Patient Profile: Police Horse Cooper Pulls Through

Cooper, right, meets Cookie, left, at UW Veterinary Care, where he spent more than two weeks recovering from colic and other medical issues.
Cooper, right, meets Cookie, left, at UW Veterinary Care, where he spent more than two weeks recovering from colic and other medical issues. Photo courtesy of the Madison Police Department

Update: In April 2022, Friends of Madison Mounted Horse Patrol reported that Cooper has recovered well in the off-season, was ridden in the mounted officer academy, and will be back to work for 2022.

On a warm July day, police horse Cooper started showing colic symptoms. His caretakers rushed him to the UW School of Veterinary Medicine (SVM), but complications soon arose.

The 9-year-old Percheron, who has served with the Madison Police Department’s (MPD) Mounted Patrol Unit for five years, ended up spending more than two weeks at UW Veterinary Care in the summer of 2021. Colic can encompass numerous gastrointestinal issues and symptoms, though it is broadly classified as abdominal pain. It tends to be treated medically or surgically depending on the cause of illness.

Cooper was cared for by a team that included residents Alycia Kowalski and Sarah White, and Alexandra Burton, a clinical assistant professor of Large Animal Medicine. Upon Cooper’s arrival, Burton quickly realized he would need emergency surgery, and she pushed to begin the operation as soon as she finished his initial examination.

“The faster you can get them on the surgical table, the better chance they have of surviving,” Burton says. White and Mike Prichard, a surgical instructor, completed the operation.

At the Madison Mounted Horse Patrol’s barn, Kenneth Mulry waited anxiously to hear about Cooper. “I never left the farm that day,” Mulry says. “Just waiting to hear — I just needed to know that he survived the surgery.”

Mulry has been an officer for 25 years, and is Cooper’s only rider. He believes in the strength of the partnerships between police animals and their handlers, emphasizing “They’re not just tools to us. They’re our partners, and we have to look out for them as much as they look out for us.”

“I never left the farm that day. Just waiting to hear — I just needed to know that he survived the surgery.”

Unfortunately, Cooper developed postoperative ileus, a condition that led to a build-up of fluid within his stomach. His muscle enzyme levels also increased unexpectedly, an outcome that is sometimes typical in post-operation stages. Cooper’s care team dealt with these unforeseen circumstances by giving him intravenous fluid and nutritional support, and meticulously monitoring his vitals.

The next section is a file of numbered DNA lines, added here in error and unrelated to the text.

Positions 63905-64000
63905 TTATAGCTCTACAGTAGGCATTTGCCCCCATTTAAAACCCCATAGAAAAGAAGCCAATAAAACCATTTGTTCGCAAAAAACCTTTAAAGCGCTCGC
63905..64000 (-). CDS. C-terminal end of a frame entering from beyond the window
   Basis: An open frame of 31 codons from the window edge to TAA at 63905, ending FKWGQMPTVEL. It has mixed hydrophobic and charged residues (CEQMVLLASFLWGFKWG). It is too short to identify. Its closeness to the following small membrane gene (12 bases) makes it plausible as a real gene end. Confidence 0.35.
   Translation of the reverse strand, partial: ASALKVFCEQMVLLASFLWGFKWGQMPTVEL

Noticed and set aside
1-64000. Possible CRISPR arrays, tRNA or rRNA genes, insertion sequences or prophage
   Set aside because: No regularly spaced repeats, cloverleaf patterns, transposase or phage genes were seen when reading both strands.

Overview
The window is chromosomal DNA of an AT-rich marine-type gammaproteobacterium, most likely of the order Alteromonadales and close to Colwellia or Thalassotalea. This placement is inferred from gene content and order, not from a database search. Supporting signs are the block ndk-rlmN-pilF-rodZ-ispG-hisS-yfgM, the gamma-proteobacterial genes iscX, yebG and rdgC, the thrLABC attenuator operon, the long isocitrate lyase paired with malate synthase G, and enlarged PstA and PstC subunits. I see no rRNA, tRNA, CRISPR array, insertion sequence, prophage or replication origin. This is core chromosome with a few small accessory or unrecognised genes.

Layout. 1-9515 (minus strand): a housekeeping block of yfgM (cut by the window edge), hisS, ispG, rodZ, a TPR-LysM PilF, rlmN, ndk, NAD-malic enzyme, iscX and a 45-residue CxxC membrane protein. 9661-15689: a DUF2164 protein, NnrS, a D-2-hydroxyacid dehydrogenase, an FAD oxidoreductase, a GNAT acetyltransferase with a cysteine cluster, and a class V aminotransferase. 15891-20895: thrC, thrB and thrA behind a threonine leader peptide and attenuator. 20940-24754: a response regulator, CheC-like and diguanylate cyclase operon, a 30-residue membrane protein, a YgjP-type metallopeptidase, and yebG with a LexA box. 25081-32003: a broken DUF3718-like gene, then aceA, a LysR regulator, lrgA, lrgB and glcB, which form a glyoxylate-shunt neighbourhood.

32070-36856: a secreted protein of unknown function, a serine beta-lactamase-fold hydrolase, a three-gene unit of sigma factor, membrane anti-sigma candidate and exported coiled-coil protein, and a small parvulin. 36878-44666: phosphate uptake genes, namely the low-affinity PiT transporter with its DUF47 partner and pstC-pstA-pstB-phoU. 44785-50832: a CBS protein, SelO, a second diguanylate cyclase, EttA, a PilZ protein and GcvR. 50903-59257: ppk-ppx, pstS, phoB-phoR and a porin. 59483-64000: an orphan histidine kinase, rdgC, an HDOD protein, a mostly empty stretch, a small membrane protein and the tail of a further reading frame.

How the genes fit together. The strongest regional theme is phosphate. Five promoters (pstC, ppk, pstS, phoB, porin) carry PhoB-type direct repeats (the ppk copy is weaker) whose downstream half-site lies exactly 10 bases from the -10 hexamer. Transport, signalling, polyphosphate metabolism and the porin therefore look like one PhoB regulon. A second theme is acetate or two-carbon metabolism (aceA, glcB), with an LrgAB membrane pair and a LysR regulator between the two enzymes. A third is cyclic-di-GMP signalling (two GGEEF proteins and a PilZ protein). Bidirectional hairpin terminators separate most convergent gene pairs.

“Dr. White spent a lot of nights not sleeping very much, being with Cooper, taking caring of him, and looking out for problems,” Burton recalls. She credits this dedication as playing a large role in Cooper’s eventual recovery.

Cooper’s care was costly, but the department benefited from an SVM effort to make veterinary medical care more accessible to police units statewide. UW Veterinary Care currently has 46 active memorandums of understanding with Wisconsin state law enforcement agencies to provide discounted care to their policing animals.

Additionally, community members bonded over their love for Cooper and fundraised a large portion of the expenses through social media channels like GoFundMe. Throughout Cooper’s stay at the SVM, posts across platforms were flooded with well-wishes for his recovery.

Mulry also expressed his gratitude to Cooper’s sponsors, Lynne and Rich Schifreen, who continuously help fund the horse’s care.

In August, Cooper returned home. And in September, following stall rest, he was able to rejoin his herd of fellow MPD horses to graze and frolic with friends. Though he hasn’t yet returned to service, he is expected to make a full comeback to patrol duties in 2022 and meanwhile continues to participate in training activities.

Alisyn Amant

This article appears in the spring 2022 issue of On Call magazine.

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